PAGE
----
As we approach Christmas fragrance is always a popular gifting choice, but how many of us know about its composition,designation and classification?
Below is some background info to that "liquid in a bottle" that we all love!
THE “RECIPE” FOR FRAGRANCE
Quite simply fragrance is made up of water, alcohol, and “fragrance”- either essential oils, synthetic creations, or both..
It is widely believed that perfume comes from flowers, and that every liquid in a bottle is a “perfume”.
In actuality the raw materials that go into a bottle of scent come from a variety of resources, and not every liquid in a bottle is “perfume”.
Let’s take a look at some of the ingredients that can go into a fragrance recipe:
· Flower heads- lavender
· Flower buds- clove
· Flower petals- jasmine, rose
· Seeds- myrrh
· Leaves- patchouli
· Bark- cinnamon
· Roots- vetiver
· Wood- cedar
· Stems- cypress
· Rind- orange, lemon
Many of the natural raw materials that go into the construction of a scent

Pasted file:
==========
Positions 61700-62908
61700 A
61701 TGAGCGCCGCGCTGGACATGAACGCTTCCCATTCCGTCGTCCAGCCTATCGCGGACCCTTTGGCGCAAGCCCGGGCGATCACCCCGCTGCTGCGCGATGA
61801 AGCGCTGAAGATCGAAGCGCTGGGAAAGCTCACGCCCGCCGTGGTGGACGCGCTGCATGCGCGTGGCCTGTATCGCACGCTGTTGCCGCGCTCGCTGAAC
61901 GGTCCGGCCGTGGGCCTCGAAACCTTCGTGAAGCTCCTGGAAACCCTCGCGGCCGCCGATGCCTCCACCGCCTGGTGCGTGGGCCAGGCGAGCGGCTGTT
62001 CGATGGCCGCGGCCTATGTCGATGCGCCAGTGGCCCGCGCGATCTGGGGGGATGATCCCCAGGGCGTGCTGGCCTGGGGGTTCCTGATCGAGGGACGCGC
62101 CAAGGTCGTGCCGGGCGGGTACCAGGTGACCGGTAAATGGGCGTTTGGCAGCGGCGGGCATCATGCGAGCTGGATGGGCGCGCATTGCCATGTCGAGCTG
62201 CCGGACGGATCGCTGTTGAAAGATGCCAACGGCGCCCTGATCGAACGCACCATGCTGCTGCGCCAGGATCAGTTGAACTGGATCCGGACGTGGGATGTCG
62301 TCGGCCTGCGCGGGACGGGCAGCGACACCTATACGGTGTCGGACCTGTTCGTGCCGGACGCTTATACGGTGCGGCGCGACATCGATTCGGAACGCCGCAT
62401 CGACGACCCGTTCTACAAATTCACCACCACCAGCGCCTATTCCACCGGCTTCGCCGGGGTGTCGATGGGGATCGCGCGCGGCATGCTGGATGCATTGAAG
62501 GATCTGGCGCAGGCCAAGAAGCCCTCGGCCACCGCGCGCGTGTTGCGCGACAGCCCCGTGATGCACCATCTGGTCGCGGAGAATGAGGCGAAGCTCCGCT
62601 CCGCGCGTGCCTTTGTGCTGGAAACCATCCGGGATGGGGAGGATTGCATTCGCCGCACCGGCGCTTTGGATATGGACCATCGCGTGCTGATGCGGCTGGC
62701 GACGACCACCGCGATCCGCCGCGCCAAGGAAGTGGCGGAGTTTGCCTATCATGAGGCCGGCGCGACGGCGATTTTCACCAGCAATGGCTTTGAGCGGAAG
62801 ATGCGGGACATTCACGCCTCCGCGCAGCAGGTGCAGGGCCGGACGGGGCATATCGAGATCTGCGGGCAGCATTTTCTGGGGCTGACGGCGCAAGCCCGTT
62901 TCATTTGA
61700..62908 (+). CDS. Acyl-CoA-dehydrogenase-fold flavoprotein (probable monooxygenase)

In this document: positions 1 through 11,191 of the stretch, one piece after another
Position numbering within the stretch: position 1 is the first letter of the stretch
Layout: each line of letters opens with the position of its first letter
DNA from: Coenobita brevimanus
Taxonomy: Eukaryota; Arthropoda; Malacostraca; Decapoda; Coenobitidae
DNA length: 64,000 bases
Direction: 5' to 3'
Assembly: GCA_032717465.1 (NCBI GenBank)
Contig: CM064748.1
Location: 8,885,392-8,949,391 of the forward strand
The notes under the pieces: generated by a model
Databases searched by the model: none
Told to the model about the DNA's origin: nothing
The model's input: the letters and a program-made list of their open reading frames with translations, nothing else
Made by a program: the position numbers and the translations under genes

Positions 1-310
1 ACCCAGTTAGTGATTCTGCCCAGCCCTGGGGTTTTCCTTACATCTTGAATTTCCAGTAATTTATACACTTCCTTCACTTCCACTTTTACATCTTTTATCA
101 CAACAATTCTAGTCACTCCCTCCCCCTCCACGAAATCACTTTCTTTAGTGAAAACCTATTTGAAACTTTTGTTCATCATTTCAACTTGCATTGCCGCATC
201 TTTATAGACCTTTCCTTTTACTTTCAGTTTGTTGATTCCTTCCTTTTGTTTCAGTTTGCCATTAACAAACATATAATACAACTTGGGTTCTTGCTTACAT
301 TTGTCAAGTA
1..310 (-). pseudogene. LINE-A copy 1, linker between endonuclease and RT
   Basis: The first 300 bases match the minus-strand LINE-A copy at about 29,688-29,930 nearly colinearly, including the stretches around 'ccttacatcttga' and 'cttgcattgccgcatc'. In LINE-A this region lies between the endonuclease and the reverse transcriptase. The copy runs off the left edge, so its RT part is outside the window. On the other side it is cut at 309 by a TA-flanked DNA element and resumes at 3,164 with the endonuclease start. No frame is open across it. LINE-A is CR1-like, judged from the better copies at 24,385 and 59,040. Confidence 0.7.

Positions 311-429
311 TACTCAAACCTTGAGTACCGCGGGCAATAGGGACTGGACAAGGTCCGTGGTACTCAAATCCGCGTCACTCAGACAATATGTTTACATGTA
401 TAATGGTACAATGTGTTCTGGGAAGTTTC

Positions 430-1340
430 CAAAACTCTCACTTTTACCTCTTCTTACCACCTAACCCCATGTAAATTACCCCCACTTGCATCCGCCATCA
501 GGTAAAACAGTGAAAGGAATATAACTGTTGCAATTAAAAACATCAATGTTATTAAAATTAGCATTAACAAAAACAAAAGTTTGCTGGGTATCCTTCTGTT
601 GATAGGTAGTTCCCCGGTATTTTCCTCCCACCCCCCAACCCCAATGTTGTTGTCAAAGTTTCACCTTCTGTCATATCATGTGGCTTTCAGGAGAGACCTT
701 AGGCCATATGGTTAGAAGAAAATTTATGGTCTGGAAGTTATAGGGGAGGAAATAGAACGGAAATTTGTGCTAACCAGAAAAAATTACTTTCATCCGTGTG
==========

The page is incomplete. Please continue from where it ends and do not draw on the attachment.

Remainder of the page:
can be quite costly and this all determines the price of the fragrance.
THE FRAGRANCE DESIGNATION
Fragrance can be designated by the concentration of fragrance in a bottle. The higher
the concentration of “fragrance” in the recipe (compared to the alcohol, and water),
the longer lasting the scent will be.
Fragrance designations fall into the following categories:
· Pafum- 15% to 30% concentration
· Eau de Parfum (E.D.P.) - 8% to 15% concentration
· Eau de Toilette (E.D.T.)- 4% to 8% concentration
· Eau de Cologne, Aftershave, and Eau Fraiche- less than 4% concentration
To be continued....